Sunrise solar eclipse lights up NYC sky
If you woke up early, you were in for a treat Thursday morning. In the sky was a partial sunrise solar eclipse!
At 5:24 a.m., two “horns” rose across the horizon, giving everyone the first glimpse of New York's first sunrise solar eclipse since 1959.
Viewers on the observation deck on the 86th floor of the Empire State Building were especially lucky to capture an incredible view of the rising eclipsed sun as it passed by the spire of the Chrysler Building.
Jean-Yves Ghazi, the observatory president of the Empire State Building, says the deck normally offers sunrise viewings, but this one was a “once in a lifetime” kind of experience.
“The host of any event at the top of the Empire State Building is incredible, and certainly for this lunar eclipse, or partial eclipse today, being a witness today is absolutely magical,” he says.
The moon covered approximately 73% of the rising sun over the New York metropolitan area.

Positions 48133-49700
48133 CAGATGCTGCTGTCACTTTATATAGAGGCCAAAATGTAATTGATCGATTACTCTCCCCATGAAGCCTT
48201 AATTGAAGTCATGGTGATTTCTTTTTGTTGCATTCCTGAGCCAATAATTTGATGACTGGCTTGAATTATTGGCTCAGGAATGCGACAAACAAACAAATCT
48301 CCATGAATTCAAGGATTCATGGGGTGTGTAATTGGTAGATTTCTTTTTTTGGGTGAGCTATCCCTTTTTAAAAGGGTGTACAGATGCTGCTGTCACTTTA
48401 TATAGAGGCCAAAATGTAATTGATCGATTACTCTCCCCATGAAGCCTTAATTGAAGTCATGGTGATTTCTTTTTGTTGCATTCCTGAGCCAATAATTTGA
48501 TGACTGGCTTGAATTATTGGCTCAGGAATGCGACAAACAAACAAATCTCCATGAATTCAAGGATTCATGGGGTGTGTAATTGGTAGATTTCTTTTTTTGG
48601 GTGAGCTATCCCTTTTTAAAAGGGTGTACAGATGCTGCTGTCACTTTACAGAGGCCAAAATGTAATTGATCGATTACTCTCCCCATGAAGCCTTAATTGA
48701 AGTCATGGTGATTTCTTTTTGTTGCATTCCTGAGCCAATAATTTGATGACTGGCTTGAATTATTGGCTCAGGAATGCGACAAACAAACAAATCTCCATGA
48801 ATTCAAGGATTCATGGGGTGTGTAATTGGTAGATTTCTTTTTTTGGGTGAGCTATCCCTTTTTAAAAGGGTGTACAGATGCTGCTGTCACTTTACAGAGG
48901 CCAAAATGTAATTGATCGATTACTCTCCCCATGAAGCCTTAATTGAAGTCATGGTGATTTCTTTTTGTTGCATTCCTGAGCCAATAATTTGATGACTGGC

When the moon fully eclipses the sun, it has a ring, hence the term annular solar eclipse.
The ring occurs because the moon is farthest away from Earth in its normal orbit, so it appears smaller— the opposite of a super moon.
It's when that "micro moon" eclipses the sun, the effect is a called the ring of fire.
Locally, Thursday’s partial solar eclipse peaked at 5:32 a.m., providing a stunning perspective of a crescent sun over the vast New York City skyline.
The next time we will have another event like this one with a similar but greater magnitude will be April 8, 2024 at 2:10 p.m., when 91% of the sun will be eclipsed by the moon over New York City.